In a live presentation from Kyoto, Japan, World Rugby have confirmed the 2019 Rugby World Cup pools and teams who will battle for the Webb Ellis Cup.
Pools Drawn for 2019 Rugby World Cup in Japan
With dignitaries from the host nation Japan, and including World Rugby representatives and coaches from many competing nations, the pools draw was streamed live across many channels. Last Word on Rugby joined thousands of others, who were interested in the final make-up of the pinnacle of the sport.
Teams already qualified (by their finishing place at the 2015 event) are:
- New Zealand
- South Africa
Those sides are joined by eight teams who will qualify over the next two years.
World Rugby Draw Sees Teams in Four Pools
From the 20 teams who will compete in the Japan event, there are four pools of five teams. Every side will play four pool games, to qualify for the knock-out stages of the 2019 Rugby World Cup.
The host Japan gained automatic entry, although with their terrific achievements of 2015 under coach Eddie Jones, the ‘Brave Blossoms’ truly earned their place.
Official draw made:
Japan lead Pool A, with Scotland, Ireland and the Play-off winner and Europe 1 qualifier to be announced.
In Pool B, the big boys were drawn together; South Africa and New Zealand. They will meet Italy and the Repecharge winner and Africa 1 qualifier.
Pool C saw the most focus, with Argentina, France and England the big names here. They will compete against Americas 1 and the Oceania 2 qualifier.
And finally, Pool D will have the ever improving Georgia, Wales and Australia lead that group, beside Oceania 1 and Americas 2.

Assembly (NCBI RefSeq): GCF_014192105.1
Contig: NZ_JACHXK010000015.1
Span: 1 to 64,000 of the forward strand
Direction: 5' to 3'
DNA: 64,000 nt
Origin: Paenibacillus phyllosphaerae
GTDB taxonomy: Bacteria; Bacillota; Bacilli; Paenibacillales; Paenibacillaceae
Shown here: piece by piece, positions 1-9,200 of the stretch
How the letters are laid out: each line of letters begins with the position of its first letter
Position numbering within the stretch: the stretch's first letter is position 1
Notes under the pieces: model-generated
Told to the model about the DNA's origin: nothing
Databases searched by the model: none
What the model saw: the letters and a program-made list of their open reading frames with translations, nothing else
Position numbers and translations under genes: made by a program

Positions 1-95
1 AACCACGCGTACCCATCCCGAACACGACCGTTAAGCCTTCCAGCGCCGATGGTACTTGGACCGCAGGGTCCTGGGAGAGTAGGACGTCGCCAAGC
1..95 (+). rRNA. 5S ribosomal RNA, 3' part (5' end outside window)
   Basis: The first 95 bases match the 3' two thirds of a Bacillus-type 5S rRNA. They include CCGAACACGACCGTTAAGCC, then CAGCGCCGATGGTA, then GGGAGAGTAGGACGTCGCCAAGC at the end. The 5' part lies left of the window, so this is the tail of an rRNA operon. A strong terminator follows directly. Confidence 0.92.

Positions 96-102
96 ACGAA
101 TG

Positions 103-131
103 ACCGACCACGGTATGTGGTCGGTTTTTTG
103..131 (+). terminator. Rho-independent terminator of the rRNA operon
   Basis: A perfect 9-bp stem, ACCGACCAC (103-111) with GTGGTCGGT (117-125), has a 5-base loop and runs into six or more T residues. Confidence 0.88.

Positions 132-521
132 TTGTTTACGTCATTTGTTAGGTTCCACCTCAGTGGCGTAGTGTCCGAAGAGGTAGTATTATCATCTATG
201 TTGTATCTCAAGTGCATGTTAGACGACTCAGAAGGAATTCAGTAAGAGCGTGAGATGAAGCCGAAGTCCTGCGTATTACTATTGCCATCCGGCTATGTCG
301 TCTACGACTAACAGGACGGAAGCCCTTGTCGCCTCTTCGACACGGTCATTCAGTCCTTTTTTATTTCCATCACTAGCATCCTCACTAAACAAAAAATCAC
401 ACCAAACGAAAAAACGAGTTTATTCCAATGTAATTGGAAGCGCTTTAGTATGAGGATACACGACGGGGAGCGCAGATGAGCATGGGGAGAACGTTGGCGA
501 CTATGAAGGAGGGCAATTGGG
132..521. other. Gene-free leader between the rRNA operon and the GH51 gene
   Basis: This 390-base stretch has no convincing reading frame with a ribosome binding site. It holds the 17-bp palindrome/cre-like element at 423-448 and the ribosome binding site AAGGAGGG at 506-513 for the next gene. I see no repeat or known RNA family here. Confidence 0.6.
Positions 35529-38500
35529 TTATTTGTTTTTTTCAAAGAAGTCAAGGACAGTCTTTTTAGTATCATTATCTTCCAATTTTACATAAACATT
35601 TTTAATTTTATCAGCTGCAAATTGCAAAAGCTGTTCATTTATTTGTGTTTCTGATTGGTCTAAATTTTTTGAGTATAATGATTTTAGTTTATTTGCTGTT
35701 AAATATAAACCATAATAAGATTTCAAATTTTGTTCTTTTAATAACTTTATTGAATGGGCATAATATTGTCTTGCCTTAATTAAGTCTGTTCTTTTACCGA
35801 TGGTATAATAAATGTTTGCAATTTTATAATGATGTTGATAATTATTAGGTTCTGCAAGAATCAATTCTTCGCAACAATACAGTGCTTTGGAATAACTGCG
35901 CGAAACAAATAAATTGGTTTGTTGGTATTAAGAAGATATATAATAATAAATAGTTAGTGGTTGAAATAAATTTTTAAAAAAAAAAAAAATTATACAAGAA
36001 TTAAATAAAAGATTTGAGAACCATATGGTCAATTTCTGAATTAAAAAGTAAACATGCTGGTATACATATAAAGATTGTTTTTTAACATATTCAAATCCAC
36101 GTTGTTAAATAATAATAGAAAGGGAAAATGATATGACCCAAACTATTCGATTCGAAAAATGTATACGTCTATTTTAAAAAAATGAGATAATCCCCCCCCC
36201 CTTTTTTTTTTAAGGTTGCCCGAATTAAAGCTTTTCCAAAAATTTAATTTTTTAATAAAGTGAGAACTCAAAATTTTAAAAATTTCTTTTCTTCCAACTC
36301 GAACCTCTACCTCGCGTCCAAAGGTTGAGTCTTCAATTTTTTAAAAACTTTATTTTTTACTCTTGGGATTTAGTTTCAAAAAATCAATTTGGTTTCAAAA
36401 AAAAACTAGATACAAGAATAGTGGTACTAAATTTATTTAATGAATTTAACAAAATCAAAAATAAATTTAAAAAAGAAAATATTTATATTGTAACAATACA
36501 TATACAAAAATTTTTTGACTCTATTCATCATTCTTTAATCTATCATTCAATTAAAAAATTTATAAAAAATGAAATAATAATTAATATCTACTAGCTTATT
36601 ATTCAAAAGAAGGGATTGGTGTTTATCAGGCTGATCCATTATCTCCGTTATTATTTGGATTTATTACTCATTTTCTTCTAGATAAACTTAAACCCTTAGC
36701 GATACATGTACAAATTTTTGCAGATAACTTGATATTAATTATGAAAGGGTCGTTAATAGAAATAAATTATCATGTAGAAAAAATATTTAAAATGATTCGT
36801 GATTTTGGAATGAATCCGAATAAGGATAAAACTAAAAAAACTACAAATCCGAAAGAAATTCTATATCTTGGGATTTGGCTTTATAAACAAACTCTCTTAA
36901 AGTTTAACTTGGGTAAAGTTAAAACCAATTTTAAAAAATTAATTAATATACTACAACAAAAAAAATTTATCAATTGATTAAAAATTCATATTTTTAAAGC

With the pools now formalized, the 12 qualified sides can set about planning for their respective Pool opponents. With the final eight sides still to be confirmed, which teams are likely to qualify?
Fiji should rate highly, as would the United States. Namibia will hope to continue their record at World Cups, but from Europe there could be a wildcard–Hungary.
Will New Zealand Be Able to Hold Onto the Webb Ellis Cup?
As a part of the presentation, All Blacks head coach Steve Hansen will have felt a little embarrassed by the limelight–but his team shouldn’t. As the first back-to-back champions, and leading the World Rugby rankings, it will take another side to ‘cut them down’.
Will Steve Hansen give somebody else a chance to lift this trophy in 2019? 🤔
However, the British and Irish Lions will be forefront on the World Champions horizon, so expect that contest to be a step on the road to Japan 2019.
As Hansen now entertains the pool match against South Africa, the permutations of the knockout stages will also be known. Pool A top qualifier will face the second qualifier in Pool B quarter-finals, likewise the top qualifier in Pool C and D will look to progress. Thus, the semi-final outlook could see Australia and New Zealand clash, or it might be England? So for those nations, the ‘luck of the draw’ now see’s them on opposite sides of the draw.
And while 2019 Rugby World Cup is still two years away, some teams will already have their objectives set out. June International matches are only weeks away, and then the end of year November International window opens. In stages, teams will slowly climb towards the peak of Japan. And it will be a hugely exciting and momentous occasion. The first tournament held in Asia, and the hosts will look to be well prepared–as the teams shall be.